Thani could be taken as unequalled. In Paramapadham (abode), He has many Nithyasoories and Mukthathmaas who consciously do services only to Perumal. Perumal left them and been waiting here alone (thani) in Srirangam out of His love and affection towards the devotees, hoping for any one devotee to reach Him.
Here the commentator takes an example from Thiruvaaimozhi (2.3.5), where Namazhwaar states “thaniyen vaazh mudhale”, meaning ‘alone since birth’. Namazhwaar thanks Perumal that he was happy and alone to be thinking only about Him since birth. Nammazhwaar singles himself out to be exceptionally different from other people in this world, who happily spend their time in the materialistic activities and not carrying out any activities towards getting moksham. Perumal was awaiting here in Srirangam, looking for such an individual(thani) like Nammazhwaar. Again in Thiruvaaimozhi (10.10.1), Namazhwaar stated “thaniyen aaruyire”, meaning that he did not fit with others in this world.
Arasu Seyyum means governance. When Jeevathmaas claim that they belong to themselves, as against the claim of Perumal or Paramathma that all Jeevathmaas belong to Him, it is called governance by two. Periyaperumal changes the attitudes of such Jeevathmaas and make them say ‘namaha‘, meaning that they do not belong to themselves, but they belong to Paramathma. Such a governance is a single ruling by Paramathma and this is what is mentioned here by Azhwaar as arasu seyyum.
The commentator refers to Mahabharatham (Shanthi 344.45), that Nithyasoories take pleasure in chanting ‘namaha‘ and with folded hands always, a sign to show their devotion, called Anjali. In the same way, Periyaperumal governs by making the people in this world to get rid of their pride and ego and this governance is by Him alone.
The above phrase “thamarai kannan‘ implies that Periyaperumal shows the beauty of His eyes to get rid of the pride and ego of the people of this world. With Bhrahmaasthram, one can win over every enemy. Paramathma won over all in the paramapadham with his lotus like eyes. According to Azhwaar, Periyaperumal in the same way would win over each and every one in this world. Reference is made to Thiruvaaimozhi (2.6.3), where Nammazhwaar mentioned “Thaamarai Kannanai vinnor paravum thalaimaganai” to substantiate, nithyasoories would have been defeated by His lotus like eyes.
Thondaradipodi Azhwaar asked a question on who were seduced by His beautiful eyes and responded that if a lower most person like himself could be defeated by His beautiful eyes, there would not be any other person who could not be defeated by Him. Azwaar himself became enslaved as such and conveyed that as “emmaan” here.
People, whose ego and pride had been got rid of, enjoy the beauty of Periyaperumal’s holy mouth, which is like a sweet, and looks beautiful in the phrase “Kani irundhu Anaiya Sevvaai”. Here Azhwaar states that the holy mouth is like a fruit when he mentioned “anaiya“, which means only similar to but not equal to. The reason being that the fruit perishes over a period of time whereas the holy mouth is ever fresh. We can recall the sage Parasarar in Vishnu Puraanam, “avikaaraaya sudhaaya nithyaaya paramaathmane” (1.2.1), in this context.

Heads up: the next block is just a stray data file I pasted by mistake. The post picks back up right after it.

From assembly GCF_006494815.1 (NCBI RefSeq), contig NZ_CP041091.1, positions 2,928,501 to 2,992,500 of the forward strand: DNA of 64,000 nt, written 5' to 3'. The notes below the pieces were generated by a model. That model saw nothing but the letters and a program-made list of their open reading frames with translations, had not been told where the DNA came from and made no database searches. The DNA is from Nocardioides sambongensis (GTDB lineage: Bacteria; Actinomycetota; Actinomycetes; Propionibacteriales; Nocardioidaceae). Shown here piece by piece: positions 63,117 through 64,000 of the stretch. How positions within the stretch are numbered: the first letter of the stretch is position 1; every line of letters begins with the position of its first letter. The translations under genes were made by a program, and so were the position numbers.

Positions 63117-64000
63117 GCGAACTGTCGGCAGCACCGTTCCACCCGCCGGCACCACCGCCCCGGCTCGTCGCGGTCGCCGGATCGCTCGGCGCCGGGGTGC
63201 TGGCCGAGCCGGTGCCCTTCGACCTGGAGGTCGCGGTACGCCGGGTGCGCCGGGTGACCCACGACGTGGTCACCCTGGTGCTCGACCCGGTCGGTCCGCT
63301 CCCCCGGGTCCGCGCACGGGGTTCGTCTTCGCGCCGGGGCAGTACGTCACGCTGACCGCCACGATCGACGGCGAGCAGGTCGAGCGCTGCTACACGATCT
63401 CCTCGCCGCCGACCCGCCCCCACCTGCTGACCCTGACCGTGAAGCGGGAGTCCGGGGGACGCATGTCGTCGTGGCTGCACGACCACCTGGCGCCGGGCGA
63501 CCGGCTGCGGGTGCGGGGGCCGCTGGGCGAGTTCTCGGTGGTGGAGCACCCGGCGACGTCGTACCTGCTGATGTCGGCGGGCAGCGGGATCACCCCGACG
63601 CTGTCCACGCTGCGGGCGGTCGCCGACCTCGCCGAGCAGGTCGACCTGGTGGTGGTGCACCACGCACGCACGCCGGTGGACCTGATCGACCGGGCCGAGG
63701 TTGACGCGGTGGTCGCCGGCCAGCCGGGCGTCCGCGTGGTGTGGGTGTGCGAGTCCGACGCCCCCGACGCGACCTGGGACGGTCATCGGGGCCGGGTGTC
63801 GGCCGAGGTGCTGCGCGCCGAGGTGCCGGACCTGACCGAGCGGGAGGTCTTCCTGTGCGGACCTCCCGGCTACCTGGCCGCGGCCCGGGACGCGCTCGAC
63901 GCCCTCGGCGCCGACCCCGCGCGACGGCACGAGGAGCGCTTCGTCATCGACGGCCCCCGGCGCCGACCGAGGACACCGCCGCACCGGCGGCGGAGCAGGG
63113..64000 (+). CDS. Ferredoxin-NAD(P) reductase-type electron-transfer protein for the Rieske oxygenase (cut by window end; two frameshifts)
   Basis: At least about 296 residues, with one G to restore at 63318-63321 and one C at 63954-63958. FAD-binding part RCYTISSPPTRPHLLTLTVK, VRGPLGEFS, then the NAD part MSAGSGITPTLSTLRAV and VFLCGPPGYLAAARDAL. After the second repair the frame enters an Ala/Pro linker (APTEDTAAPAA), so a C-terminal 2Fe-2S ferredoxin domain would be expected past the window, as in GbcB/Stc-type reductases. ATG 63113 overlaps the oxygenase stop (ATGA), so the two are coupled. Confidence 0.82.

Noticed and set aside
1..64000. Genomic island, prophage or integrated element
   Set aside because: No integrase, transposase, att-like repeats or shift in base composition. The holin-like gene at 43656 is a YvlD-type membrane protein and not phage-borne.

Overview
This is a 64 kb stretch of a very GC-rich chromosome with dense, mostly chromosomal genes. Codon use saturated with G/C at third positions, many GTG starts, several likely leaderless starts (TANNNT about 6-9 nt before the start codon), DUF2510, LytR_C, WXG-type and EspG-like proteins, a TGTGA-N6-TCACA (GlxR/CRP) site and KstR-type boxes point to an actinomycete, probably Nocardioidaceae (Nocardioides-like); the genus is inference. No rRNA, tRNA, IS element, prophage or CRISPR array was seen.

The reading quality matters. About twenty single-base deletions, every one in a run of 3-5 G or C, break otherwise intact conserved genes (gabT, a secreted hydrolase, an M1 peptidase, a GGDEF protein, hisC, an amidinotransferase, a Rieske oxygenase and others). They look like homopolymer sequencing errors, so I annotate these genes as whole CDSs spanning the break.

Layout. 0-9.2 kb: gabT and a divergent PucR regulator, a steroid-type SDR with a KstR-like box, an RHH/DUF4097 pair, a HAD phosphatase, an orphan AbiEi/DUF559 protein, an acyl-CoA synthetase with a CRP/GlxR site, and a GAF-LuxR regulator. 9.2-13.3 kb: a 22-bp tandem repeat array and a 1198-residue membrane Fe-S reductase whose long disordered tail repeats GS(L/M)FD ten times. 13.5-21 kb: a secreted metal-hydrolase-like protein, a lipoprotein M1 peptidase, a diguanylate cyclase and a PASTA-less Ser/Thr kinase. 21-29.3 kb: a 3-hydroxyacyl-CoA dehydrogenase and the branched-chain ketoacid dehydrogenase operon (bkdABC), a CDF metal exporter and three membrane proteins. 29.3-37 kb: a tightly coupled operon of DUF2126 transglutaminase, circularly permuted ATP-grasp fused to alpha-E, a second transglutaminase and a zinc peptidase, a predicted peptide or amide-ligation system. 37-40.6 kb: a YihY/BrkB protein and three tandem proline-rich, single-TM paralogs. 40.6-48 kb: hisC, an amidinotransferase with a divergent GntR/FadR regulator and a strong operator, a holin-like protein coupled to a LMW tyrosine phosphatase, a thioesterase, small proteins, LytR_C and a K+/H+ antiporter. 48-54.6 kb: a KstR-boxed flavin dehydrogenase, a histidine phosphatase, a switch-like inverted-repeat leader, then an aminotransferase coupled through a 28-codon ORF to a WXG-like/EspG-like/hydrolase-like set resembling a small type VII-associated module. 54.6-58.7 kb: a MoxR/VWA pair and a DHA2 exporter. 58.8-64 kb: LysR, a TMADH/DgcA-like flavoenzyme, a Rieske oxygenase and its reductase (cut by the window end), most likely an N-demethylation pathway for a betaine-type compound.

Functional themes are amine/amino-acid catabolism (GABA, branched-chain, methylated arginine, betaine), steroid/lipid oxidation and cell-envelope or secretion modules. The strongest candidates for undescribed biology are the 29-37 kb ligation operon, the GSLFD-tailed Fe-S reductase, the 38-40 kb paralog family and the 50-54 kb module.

The moolavar in Srirangam, Periyaperumal is Sri Krishna or Kannan and the Utsavar, Namperumal is Sri Rama, according to the Aacharya, Parasara Bhattar. He stated that Periyaperumal is in Srirangam to grace the people who are born after the completion of Sri Krishna incarnation. Yasoda, mother of Sri Krishna, had fed more and more butter and curd to Krishna, in spite of all His playful acts, which were at times a little bit extreme, and the results of those butter and curd are reflected in Moolavar, Periyaperumal’s form, according to Parasara Pattar. Further he would state that the humbleness and discipline, result of being associated with learned rishis like Vasishta, would show in the eyes of Namperuamal, as Sri Rama.
Azhwaar is talking about his eyes, which got the divine oppurtunity to have the dharsan of Periyaperumal, after missing the same for many years and births in the past.
As described earlier, the happiness of having the dharsan of Periyaperumal brought tears like flood from the eyes of Azhwaar. These tears were cold and according to the commentator, these could even sprout the roasted beans. The commentator continued to state that these tears could be hot, had it come out of separation. The final word ‘aalo’ is a pre-cursor to the increased sadness of Azhwaar.
The tears flowing like flood, forming like a wall, prevented Azhwaar from having the dharsan of Periyaperumal. So Azhwaar lamented that he did not know what to do to prevent that. Azhwaar knew that he got a very rare opportunity to have the dharsan of Periyaperumal. Since he felt that he had sinned so much, the tears were preventing him, having an uninterrupted dharsan. The glories of Periyaperumal are very many and the happiness out of having the dharsan of Periyaperumal is also very huge. So the tears out of happiness would also be like a flood. Azhwaar felt that if there is a gap, he could have at least, got dharsan in between, but the tears continued without a break. The commentator concludes this hymn, by stating that the experience of Azhwaar was like having troubles because of water that is floods and drought at the same time.
Let us catch up in the next hymn, thanks.